notes for a three-minute thesis presentation by Everett True
Woke up Friday morning to an email from the managing director of Street Press Australia.
“Haters got to hate.”
That’s about the level of dialogue I’ve grown to expect from communicating with random detractors in web 2.0 environments. “Haters got to hate.” And that’s if I’m lucky. More usually, it’s “fuck off, troll”.
Ah, the joys of being a popular music critic in web 2.0 environments. No one’s ever really liked popular music critics. No one’s ever really appreciated popular music critics. To musicians and music fans alike, we’re parasites – leeching a living off the back of other people’s fine artistic endeavour. To the record labels and press agents, we’re a necessary evil – there to be hoodwinked, bamboozled and menially manipulated into saying whatever it is they want us to say about their precious charges. And that was back before the advent of the Internet, back when we actually got paid for voicing our informed opinions and heady critique, back when a music critic could create and destroy careers with the flick of a typewriter button.
Back before the days of music on demand, available everywhere for free.
Back before the days of universal bloggage, and “everyone’s a critic”.
My writing name is Everett True and somewhere on my person I have a letter from an academic from the University of Washington, Seattle stating that, through my writing, I have generated millions – possibly billions – of dollars worth of revenue for the American music industry. Doesn’t that count for something?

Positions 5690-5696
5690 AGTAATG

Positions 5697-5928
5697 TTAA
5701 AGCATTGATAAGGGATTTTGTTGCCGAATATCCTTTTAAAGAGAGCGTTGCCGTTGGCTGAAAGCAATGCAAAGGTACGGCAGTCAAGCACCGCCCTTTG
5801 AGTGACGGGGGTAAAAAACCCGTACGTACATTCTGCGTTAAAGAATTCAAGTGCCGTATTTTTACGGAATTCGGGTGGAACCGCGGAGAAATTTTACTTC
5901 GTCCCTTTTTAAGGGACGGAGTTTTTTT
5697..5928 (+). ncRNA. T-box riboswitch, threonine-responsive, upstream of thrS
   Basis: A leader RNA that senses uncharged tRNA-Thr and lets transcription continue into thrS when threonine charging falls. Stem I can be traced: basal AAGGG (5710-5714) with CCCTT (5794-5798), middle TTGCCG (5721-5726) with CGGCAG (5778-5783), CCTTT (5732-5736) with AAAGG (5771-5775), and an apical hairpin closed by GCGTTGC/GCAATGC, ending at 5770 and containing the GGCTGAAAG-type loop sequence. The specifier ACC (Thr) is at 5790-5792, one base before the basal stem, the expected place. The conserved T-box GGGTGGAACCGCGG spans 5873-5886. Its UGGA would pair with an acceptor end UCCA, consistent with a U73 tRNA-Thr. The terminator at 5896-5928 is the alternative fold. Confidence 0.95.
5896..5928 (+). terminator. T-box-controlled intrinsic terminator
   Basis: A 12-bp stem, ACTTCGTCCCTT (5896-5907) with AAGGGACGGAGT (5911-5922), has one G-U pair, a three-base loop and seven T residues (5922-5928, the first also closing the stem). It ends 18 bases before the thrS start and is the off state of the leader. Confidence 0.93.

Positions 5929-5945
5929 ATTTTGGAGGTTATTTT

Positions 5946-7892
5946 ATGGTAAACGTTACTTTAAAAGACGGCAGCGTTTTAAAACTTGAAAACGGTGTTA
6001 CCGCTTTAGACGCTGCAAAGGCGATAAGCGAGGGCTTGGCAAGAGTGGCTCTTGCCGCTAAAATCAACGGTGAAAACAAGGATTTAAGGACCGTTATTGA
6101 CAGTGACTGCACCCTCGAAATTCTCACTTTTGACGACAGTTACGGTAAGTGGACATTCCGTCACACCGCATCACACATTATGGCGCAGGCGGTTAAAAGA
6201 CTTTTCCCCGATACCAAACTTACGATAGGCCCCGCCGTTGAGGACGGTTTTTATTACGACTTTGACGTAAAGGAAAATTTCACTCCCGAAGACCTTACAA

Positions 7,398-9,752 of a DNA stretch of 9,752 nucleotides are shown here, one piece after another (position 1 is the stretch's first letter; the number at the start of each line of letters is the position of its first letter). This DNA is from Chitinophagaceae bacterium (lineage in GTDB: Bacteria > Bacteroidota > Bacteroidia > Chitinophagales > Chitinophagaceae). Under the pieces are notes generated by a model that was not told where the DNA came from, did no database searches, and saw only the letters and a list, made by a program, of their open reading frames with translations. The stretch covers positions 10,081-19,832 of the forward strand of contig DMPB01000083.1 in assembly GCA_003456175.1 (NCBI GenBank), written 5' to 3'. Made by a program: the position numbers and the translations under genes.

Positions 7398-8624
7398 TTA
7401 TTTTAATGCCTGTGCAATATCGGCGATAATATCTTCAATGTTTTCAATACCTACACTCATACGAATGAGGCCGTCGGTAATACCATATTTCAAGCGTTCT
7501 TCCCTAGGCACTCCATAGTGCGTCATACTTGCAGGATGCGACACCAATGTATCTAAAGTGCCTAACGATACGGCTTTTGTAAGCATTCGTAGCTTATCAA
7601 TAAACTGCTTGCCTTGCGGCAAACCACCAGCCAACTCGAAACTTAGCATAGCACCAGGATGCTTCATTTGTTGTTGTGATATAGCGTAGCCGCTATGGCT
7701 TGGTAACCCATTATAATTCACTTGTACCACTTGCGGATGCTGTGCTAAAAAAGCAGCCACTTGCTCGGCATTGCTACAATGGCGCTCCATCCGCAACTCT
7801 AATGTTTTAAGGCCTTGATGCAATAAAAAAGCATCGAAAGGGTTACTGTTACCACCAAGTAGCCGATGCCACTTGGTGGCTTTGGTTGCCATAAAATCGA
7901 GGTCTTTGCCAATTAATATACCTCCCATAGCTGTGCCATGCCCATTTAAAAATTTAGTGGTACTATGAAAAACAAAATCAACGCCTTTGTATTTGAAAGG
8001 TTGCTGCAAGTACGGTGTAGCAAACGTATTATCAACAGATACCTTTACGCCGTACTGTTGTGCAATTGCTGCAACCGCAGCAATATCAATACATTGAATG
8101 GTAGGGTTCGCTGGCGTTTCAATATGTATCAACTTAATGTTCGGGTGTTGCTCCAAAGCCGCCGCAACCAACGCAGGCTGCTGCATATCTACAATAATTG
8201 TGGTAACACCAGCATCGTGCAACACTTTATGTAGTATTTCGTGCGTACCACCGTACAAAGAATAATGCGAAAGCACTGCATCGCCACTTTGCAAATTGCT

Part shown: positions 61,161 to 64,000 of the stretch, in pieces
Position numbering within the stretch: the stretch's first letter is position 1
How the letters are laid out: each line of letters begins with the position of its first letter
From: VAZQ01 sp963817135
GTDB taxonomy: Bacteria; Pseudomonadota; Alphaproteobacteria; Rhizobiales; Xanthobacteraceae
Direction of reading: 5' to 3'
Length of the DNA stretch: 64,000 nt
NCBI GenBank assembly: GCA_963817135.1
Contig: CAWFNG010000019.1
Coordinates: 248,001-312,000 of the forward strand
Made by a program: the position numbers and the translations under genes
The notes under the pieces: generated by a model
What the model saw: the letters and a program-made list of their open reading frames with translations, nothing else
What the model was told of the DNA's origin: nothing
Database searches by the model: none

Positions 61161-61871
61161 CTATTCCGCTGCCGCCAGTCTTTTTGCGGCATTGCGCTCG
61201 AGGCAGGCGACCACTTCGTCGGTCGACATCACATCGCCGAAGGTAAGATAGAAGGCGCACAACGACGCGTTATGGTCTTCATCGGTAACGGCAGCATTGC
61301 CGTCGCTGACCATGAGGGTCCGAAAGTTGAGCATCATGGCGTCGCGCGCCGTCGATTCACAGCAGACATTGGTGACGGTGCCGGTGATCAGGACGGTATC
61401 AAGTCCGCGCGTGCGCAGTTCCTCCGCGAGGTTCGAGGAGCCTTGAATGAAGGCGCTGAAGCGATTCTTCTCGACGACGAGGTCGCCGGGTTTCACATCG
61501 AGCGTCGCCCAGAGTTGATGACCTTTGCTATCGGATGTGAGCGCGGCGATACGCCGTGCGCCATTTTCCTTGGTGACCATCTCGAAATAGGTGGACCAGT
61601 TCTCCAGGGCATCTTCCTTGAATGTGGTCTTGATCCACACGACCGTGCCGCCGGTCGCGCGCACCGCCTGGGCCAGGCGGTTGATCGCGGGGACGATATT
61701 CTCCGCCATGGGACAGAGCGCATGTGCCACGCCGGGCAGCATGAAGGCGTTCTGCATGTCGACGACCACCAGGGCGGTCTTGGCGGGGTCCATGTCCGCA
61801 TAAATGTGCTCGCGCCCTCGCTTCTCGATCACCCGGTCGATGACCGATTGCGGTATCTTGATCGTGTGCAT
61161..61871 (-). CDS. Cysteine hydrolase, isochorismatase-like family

My name is Everett True and in 1991, Entertainment Weekly called me “the man who invented grunge”.
And I apologise for that. Horrible, noisy music.
I am now a PhD student at QUT, close to entering my final seminar, and my research is directly concerned with the changing role of popular music criticism in online environments. What is the function of the popular music critic in 2012 when everywhere you turn you see constellations of user-generated reviews and aggregated star ratings and Murdoch-backed print publications shedding journalists because people have now been trained to expect everything for free? How does one establish authority among the clamour of millions of online voices all shouting LOOK AT ME LOOK AT ME? What need is there for paid-for, dedicated music publications when one can turn obtain far more trustworthy and personalised recommendations from friends on social networks like Facebook?
What does authority or expert opinion matter, next to crowd sourcing?
On the Internet, depth and clarity of vision aren’t particularly at a premium: what matters is, “where did you read about it first? (LOL, WTF, HASHTAG.) In-depth articles and insightful criticism don’t generate traffic. Top 10 lists talking about Kate Kardashian’s tits generate traffic.
How does one establish cultural capital, lead and affect taste, and affect whole sections of billion-dollar industries when negative – or even constructive – criticism is now viewed on a par with that lowliest of Internet creatures, the message-board lurking troll?
I have no answers. Only questions.
Has Everett True simply out-lived his purpose? WTF.
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